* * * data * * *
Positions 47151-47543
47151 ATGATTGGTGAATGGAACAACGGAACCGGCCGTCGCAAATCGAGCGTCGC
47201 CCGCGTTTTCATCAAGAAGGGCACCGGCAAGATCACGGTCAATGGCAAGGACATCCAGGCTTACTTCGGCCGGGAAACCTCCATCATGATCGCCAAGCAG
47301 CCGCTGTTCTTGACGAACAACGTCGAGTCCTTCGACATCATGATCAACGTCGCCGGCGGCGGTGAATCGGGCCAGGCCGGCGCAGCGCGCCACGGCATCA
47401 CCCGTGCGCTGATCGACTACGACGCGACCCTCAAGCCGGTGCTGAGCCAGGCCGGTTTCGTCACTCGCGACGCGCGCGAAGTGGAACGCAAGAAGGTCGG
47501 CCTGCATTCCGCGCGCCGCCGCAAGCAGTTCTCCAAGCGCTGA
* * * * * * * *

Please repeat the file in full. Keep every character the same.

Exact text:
Positions 47151-47543
47151 ATGATTGGTGAATGGAACAACGGAACCGGCCGTCGCAAATCGAGCGTCGC
47201 CCGCGTTTTCATCAAGAAGGGCACCGGCAAGATCACGGTCAATGGCAAGGACATCCAGGCTTACTTCGGCCGGGAAACCTCCATCATGATCGCCAAGCAG
47301 CCGCTGTTCTTGACGAACAACGTCGAGTCCTTCGACATCATGATCAACGTCGCCGGCGGCGGTGAATCGGGCCAGGCCGGCGCAGCGCGCCACGGCATCA
47401 CCCGTGCGCTGATCGACTACGACGCGACCCTCAAGCCGGTGCTGAGCCAGGCCGGTTTCGTCACTCGCGACGCGCGCGAAGTGGAACGCAAGAAGGTCGG
47501 CCTGCATTCCGCGCGCCGCCGCAAGCAGTTCTCCAAGCGCTGA